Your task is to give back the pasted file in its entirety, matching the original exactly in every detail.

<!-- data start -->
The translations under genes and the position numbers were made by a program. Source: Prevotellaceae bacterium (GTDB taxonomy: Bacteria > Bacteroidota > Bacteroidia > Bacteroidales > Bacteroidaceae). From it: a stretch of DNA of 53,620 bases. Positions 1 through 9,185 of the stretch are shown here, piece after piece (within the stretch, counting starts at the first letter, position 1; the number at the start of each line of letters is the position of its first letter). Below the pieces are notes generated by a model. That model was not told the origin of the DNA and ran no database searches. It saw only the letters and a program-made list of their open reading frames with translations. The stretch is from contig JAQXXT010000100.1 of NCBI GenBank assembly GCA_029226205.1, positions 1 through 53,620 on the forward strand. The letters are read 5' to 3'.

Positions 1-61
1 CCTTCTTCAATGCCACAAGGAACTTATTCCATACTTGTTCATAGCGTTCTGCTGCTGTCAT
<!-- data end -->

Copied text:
The translations under genes and the position numbers were made by a program. Source: Prevotellaceae bacterium (GTDB taxonomy: Bacteria > Bacteroidota > Bacteroidia > Bacteroidales > Bacteroidaceae). From it: a stretch of DNA of 53,620 bases. Positions 1 through 9,185 of the stretch are shown here, piece after piece (within the stretch, counting starts at the first letter, position 1; the number at the start of each line of letters is the position of its first letter). Below the pieces are notes generated by a model. That model was not told the origin of the DNA and ran no database searches. It saw only the letters and a program-made list of their open reading frames with translations. The stretch is from contig JAQXXT010000100.1 of NCBI GenBank assembly GCA_029226205.1, positions 1 through 53,620 on the forward strand. The letters are read 5' to 3'.

Positions 1-61
1 CCTTCTTCAATGCCACAAGGAACTTATTCCATACTTGTTCATAGCGTTCTGCTGCTGTCAT